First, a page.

The downside to using a Single-Port PoE Injector is the requirement for a mains outlet to operate and the tendency to become costly when more than a few devices require power.
Power over Ethernet Negotiation
Power over Ethernet (PoE) negotiation is the process of determining if and how much power should be provided to a device over an Ethernet cable. This is typically done through a special signalling protocol between the power source (usually a PoE switch) and the device that is to receive power (known as a PD, or Powered Device). If both the PoE switch and PD support the same PoE standard (such as IEEE 802.3at), then they can negotiate to provide the PD with up to the maximum amount of power specified by that standard. However, if the PoE switch and PD do not support the same standard, they must negotiate to provide the PD with a lower amount of power. PoE negotiation aims to ensure that only as much power as is needed is provided to the PD. This helps to avoid potential problems such as overloads and electrical hazards. It also helps to conserve energy, since devices that do not need a lot of power can be powered by lower-power PoE standards.
The negotiation comprises three stages: discovery, classification and operation.
PSE leaves the Ethernet port unpowered and periodically checks if something has been plugged in. The low voltage used during detection is unlikely to damage a device not designed for Power over Ethernet. When a PD is connected to the PSE’s port, the PSE detects this and carries on to the classification stage.
Classification is the process by which the PSE determines whether the connected device requires Power, if so, what class of PoE Power it requires. Classification may happen in a 1-event or 2-event form, depending on the PoE class of the PD.
1-event classification – for PDs of 802.3af/at Class 0-3
PSE sends a single voltage impulse to the PD, reads the current value on the wire, checks what PoE class this current value corresponds to, and provides power accordingly. If the PD returns Class 1, 2 or 3 values, the PSE provides Class 1, 2 or 3 power, respectively. If PD returns a Class 0 value, Class 3 power is supplied.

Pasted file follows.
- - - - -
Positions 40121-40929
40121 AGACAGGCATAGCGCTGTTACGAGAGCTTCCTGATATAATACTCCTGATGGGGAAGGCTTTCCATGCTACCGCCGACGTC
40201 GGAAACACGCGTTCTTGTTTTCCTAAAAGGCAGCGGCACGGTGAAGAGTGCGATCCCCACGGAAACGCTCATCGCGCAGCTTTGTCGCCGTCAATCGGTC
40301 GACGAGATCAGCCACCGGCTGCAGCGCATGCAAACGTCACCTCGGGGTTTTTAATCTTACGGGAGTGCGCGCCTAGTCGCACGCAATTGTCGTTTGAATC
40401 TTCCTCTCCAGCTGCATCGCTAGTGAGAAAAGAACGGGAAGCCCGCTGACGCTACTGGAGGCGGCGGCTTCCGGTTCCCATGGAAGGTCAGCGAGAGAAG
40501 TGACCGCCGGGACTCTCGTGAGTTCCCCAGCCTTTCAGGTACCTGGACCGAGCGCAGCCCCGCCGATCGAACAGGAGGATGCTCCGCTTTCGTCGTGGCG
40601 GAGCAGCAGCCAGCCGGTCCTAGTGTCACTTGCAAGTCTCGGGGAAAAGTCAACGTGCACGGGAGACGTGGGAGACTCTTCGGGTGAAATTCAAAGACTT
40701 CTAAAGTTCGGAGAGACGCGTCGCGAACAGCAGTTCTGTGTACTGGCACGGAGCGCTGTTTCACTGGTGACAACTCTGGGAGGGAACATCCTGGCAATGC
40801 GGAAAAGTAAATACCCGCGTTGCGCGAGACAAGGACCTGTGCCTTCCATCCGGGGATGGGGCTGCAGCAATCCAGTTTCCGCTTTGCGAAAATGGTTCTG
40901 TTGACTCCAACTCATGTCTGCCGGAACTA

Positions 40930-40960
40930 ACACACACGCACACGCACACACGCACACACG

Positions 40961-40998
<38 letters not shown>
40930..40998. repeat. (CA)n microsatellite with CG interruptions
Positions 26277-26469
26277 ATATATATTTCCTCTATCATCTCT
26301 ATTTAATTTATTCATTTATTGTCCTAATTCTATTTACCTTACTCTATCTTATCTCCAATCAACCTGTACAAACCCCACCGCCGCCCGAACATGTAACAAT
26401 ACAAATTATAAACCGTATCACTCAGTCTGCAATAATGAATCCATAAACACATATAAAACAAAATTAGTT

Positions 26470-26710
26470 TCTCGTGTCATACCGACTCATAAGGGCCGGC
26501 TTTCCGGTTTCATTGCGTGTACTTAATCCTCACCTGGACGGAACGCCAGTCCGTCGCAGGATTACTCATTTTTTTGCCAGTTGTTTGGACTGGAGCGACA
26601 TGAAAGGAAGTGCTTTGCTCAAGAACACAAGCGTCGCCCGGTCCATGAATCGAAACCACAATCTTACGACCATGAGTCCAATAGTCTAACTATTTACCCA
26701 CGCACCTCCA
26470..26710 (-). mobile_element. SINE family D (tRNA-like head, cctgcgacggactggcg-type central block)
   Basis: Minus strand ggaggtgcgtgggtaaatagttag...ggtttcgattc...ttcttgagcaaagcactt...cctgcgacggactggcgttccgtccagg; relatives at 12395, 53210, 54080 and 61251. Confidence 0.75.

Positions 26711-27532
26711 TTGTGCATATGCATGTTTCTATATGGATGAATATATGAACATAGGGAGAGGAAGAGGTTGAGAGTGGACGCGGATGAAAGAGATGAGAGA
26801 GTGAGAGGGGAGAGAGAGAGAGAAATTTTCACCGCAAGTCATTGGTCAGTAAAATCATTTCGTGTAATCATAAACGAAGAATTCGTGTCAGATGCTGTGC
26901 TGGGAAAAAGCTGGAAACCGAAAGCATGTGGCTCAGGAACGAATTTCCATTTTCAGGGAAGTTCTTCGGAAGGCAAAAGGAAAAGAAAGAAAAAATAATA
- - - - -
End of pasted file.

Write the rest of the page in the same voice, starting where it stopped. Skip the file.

Figure 5: 1-event classification
2-event classification – for PDs of 802.3at Class 4
When the PD is identified as a Class 4 device, the PSE will use a second event to verify that the PD really needs a higher level of power. This second event can be either of the two following methods:
Hardware-based 2-event classification
PSE first performs 1-event classification as described above. If it reads the Class 4 current value from the PD, it only supplies Class 3 power and repeats the voltage impulse for the second time. If after this 2nd event it is confirmed that the PD is Class 4, the PSE provides Class 4 power to the PD.
Software-based LLDP classification
PSE first performs 1-event classification as described above. If it reads the Class 4 current value from the PD, it only supplies Class 3 power and requests confirmation from the PD via Layer 2 LLDP protocol on whether the PD is indeed Class 4. If after this 2nd event it is confirmed that the PD is Class 4, the PSE provides Class 4 power to the PD.